So, what should e-commerce businesses do to thwart these attacks and ensure their customers have a "holly, jolly" holiday? We recommend three steps.

Understand Your Risk
It's safe to say that the bad guys are planning for Black Friday as much as retailers are. In fact, they may already have compromised their intended targets and are now simply waiting for the big shopping day to arrive.

After all, they've demonstrated over time that they're very good at "hiding" inside systems until they're ready to strike. Nearly two-thirds of security professionals indicate that they're seeing no less than 100 days of dwell time — the time it takes to detect attackers once they infect a network. Therefore, it's critical to conduct internal due diligence to inventory both your internal risk and third-party risk: What do you know exists, and what protections do you have in place as a result? Are you confident in your solutions? Are you doing enough to defend customer data before it becomes a problem?

Implement Zero Trust
It's essential to enforce zero-trust solutions that restrict third parties to solely the information that the website has authorized them to access, while blocking access to consumers' private and payment information, aka "least privilege." By using virtual webpages, the solutions create an exact replication of the original webpage but exclude what the third party isn't authorized to see. If the third-party input is allowed, the virtual page will transfer it to the original webpage. By isolating third-party scripts from the original website, unauthorized changes to JavaScript won't cause any harm.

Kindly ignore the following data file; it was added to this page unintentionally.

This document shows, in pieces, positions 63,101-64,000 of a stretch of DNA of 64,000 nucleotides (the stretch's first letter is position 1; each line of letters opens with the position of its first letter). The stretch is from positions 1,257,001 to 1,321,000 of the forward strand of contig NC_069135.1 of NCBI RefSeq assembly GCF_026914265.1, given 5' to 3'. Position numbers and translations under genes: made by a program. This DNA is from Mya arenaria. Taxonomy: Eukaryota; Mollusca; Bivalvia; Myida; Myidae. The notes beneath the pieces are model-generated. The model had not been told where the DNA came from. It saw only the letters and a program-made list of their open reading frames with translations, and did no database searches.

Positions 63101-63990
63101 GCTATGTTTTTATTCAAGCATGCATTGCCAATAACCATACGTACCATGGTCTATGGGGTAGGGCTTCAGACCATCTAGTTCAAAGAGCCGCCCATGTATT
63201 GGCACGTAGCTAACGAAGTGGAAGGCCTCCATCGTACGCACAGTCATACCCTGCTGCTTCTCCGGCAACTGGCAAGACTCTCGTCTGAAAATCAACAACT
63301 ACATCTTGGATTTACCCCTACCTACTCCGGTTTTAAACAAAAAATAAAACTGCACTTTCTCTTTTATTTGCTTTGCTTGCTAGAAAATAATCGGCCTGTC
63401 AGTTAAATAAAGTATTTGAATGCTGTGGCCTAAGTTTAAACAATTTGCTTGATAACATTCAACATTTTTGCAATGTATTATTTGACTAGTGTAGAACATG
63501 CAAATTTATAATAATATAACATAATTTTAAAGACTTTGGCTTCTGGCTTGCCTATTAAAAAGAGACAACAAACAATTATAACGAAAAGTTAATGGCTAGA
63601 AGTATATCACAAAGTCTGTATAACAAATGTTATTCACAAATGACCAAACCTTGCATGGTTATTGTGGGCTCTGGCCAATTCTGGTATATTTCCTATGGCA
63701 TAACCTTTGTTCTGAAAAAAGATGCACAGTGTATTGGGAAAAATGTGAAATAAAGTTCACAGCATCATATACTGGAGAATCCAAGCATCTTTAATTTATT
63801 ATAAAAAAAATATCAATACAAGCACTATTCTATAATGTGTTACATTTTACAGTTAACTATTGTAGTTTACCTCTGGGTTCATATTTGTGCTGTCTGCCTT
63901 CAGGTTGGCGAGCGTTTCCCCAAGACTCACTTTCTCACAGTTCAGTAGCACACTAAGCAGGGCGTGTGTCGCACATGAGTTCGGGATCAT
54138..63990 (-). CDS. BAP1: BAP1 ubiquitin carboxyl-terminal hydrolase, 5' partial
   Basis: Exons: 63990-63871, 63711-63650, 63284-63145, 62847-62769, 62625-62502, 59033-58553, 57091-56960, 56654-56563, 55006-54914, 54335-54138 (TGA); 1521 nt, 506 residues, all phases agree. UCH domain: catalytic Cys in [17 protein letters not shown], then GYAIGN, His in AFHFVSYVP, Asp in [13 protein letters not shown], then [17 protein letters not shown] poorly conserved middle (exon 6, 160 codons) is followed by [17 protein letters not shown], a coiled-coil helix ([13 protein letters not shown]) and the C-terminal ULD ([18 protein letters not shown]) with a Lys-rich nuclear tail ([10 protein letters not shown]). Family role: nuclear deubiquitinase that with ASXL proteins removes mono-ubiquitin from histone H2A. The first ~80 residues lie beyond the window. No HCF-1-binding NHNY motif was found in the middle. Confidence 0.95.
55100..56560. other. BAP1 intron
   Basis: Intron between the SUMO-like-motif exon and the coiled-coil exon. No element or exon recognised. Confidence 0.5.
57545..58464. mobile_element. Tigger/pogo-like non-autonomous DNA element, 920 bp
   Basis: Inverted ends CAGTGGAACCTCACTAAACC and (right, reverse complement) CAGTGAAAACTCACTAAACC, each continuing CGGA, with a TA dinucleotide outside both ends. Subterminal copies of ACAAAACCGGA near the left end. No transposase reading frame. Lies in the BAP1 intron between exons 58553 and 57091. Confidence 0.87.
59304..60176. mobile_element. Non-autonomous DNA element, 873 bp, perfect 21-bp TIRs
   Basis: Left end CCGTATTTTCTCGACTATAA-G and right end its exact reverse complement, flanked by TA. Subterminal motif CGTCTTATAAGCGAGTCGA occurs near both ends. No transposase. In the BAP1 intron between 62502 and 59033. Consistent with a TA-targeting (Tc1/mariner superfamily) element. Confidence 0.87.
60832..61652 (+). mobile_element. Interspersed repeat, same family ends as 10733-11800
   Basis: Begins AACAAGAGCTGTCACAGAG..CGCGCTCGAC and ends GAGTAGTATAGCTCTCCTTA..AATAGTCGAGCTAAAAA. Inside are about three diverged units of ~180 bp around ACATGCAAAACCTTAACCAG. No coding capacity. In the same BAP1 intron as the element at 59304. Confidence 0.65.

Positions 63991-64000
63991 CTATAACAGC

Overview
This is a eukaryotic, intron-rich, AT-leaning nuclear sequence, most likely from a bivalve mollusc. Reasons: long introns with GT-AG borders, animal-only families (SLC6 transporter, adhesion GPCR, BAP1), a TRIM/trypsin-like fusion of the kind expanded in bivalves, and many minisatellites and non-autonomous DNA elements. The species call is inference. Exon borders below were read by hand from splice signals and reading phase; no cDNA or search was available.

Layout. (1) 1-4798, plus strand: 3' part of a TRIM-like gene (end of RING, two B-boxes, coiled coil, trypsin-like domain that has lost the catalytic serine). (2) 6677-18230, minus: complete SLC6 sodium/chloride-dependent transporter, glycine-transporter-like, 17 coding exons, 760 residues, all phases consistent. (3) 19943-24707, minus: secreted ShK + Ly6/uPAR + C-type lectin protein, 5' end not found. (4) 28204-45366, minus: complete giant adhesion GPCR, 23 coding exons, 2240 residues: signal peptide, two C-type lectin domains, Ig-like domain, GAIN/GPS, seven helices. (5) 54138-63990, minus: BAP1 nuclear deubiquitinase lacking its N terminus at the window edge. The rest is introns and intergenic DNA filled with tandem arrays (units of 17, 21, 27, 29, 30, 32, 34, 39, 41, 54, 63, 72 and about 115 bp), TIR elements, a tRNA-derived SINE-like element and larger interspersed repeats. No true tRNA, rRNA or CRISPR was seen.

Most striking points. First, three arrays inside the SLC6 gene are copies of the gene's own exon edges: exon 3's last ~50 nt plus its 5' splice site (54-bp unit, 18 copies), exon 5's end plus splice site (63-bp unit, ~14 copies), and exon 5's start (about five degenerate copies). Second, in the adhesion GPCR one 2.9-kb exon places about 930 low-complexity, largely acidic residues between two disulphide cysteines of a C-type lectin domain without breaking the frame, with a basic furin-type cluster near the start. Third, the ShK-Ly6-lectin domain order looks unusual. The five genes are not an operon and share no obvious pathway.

View Your Webpages as Customers See Them
Too many businesses only see their website as it appears on the server side, instead of viewing it from the customer browser perspective. The browser page is what customers "see" when they shop, and these pages are subject to compromises. Therefore, you need to assess what you're doing to protect your pages once they leave the web server.

Starting on Nov. 27, retailers large and small will discover whether their e-commerce capabilities are ready for prime time or not. Indeed, the season will serve as a litmus test of their digital transformation success.

This is why companies cannot afford to consider cybersecurity as an afterthought — they must think of data defense as an indispensable component of their business strategies. By committing to a comprehensive risk assessment, enforcing zero trust of third parties, and protecting browser-side pages, they'll rise above the competition this holiday season and reap the rewards of superior brand reputation and customer loyalty for the many months that follow.

Matt McGuirk is an expert in JavaScript, web technologies, and both client-side risk and client-side attacks. He has over 15 years of experience in web application development, website administration, and cybersecurity. Additionally, he has provided consultation and analysis ... View Full Bio